Don't get me wrong, I'm not talking about any dirty tricks or paying OEMs to include their products or the like. I'm talking about Sockets and processor support on motherboards. One thing AMD ever since ditching the Socket 7 CPU models has been famous for is a different socket for different product generations, and even switching in the middle of a product's life (S754->S939). I'm sure there are architectural reasons behind these changes and why are they needed, however Intel seems to have managed pretty well and for some time now they've been using the LGA775 socket in a wide range of products (from Pentium 4's to their latest Quad Cores, that sums up 4 different generations [P4, Pentium D, Core 2 Duo, Quad]), from the looks of it this has enabled Intel to have a more stable "mixed" environment and to empower their users to be able to upgrade and be forward compatible. For instance you could get a motherboard with a certain CPU and get a newer model down the road and the motherboard will accept that. Maybe without all the features, giving the user a more gradual upgrade path, and upgrade the motherboard down the road to a newer one which makes better use of the CPU.
On the AMD side, it seemed it was going to be the case with the introduction of the AM2 socket, but it wasn't until this socket that they attempted this (that I can remember, anyway), as before this there ware Socket A for the XP line of products, S754 for the first generation Athlon64, S939 for the "second generation" of Athlon64 (were these the "New Castle arch?") and finally AM2 for the dual core CPUs. With Spider they are also inroducing yet another socket type, AM3, apparently pin-identical to AM2, but with fundamental changes, especially to Hyper Transport (and memory & IRQ management, I believe). This is good, as at least they have announced that Phaeton CPUs will be compatible with current AM2 sockets and AM3.
The situation about different sockets for different products has had the effect that AMD upgrades seem to be "more expensive" than Intel's as usually a change in CPU also implies a change in socket and thus motherboard. While Intel users have been able to upgrade more gradually for some time now. With the recent AM2->AM3 it would appear as if AMD has adopted a similar strategy, I hope they indeed have... It would look like for AMD socket configuration represents something analogous to Linux's "kernel API", i.e they don't have a "stable one"
Ehm, clear case of "no" in regards of intel updates. In general you will need a new motherboard if you upgrade your cpu on an intel hardwarebase because the new cpu does need a little different power supply or a higher fsb, so that the old boards are often not compatible even though they have the same socket.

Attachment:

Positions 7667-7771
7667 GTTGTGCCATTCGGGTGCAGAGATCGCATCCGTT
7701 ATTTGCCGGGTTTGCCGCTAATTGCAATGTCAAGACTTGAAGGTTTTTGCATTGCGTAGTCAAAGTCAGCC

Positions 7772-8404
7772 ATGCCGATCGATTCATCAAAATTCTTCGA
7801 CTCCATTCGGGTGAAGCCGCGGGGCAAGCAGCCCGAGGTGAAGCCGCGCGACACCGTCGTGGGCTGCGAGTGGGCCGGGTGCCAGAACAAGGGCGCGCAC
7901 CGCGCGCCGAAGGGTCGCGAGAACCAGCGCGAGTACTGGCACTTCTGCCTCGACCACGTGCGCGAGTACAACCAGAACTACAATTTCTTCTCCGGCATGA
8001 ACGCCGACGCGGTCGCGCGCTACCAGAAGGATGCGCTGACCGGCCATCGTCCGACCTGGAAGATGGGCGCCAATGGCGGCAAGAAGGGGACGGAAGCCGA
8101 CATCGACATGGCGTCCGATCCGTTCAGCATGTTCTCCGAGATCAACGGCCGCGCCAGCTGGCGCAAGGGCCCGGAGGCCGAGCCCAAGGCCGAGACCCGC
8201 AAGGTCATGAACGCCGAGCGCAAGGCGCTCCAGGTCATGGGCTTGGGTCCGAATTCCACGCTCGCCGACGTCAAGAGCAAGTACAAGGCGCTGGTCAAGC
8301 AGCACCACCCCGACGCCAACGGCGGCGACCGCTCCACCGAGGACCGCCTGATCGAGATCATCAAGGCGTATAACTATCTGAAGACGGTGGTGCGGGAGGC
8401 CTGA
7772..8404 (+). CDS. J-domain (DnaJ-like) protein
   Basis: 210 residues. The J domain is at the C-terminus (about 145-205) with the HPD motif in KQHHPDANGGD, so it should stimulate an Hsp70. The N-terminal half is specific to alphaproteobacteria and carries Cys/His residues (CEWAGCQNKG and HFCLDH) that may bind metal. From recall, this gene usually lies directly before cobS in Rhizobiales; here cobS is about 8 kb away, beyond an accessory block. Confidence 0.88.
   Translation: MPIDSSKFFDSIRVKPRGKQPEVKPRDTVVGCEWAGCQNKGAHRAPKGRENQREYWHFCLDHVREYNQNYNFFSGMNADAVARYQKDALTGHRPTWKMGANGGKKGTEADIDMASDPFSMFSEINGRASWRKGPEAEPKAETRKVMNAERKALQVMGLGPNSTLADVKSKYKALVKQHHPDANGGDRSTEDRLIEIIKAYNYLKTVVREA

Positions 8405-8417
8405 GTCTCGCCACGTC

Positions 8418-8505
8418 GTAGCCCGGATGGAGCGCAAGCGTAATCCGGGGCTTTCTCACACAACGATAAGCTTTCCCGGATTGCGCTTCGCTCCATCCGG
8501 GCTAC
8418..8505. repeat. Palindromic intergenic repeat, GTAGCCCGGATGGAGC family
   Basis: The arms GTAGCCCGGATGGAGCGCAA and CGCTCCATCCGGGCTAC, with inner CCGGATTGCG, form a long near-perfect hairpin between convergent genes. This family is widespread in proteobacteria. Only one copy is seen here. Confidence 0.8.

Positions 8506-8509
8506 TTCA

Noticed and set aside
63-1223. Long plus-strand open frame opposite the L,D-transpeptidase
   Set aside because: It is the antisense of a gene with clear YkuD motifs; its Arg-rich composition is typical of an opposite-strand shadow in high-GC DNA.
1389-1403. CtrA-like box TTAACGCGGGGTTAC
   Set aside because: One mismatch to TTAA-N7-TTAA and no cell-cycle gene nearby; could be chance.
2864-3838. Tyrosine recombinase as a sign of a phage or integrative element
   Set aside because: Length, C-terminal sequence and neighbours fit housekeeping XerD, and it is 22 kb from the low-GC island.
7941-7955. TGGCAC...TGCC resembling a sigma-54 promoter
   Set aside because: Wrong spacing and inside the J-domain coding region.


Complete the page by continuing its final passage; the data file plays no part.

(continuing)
Hmm, Interesting. I've been for the last several years embedded into AMD systems, until recently that I'm on the verge to upgrade is that I am looking at the Intel side of things... I see you point, but I got confirmation from a few friends with Intel hardware since Prescott, that point to what you say, however with Intel motherboards you can at least upgrade from one gen to the next in a "current" motherboard more often than not. It was actually the case with one of them who upgraded from Prescott to Pentium D on the same board, but had to change motherboard for C2D, which he plans to use at least initially for his C2Q.
And with AMD that was possible, too. Do you remember the switch from "normal" Athlong 64 (unsing socket 939 (that is DDR1 ram)) to Athlong 64 X2? The first ones were socket 939, too. At AMD you basically have to switch the mainboards to get a new ram interface since the memory controller is embedded in the CPU, not in the mainboard. So difference between 754 and 939 was that 939 had a dual-channel memory interface where 754 was meant from the beginning onwards as lowcost solution with a single channel interface. When DDR2 support was introduced AMD had to switch the socket over to AM2. And that is basically where we currently still are. The problems with the Phenom and many motherboards is basically the board vendors fault since they would have to provide a BIOS update to make them work. But it looks like many won't do so (probably they want to sell new boards...).
In short I would say that it is basically the same regarding upgrading when you compare AMD and Intel. When there are real differences you will need a new board for both sides. Of course updates in one generation are basically always possible. Problems arise when new voltage stuff is required and/or the frontsidebus has to increase.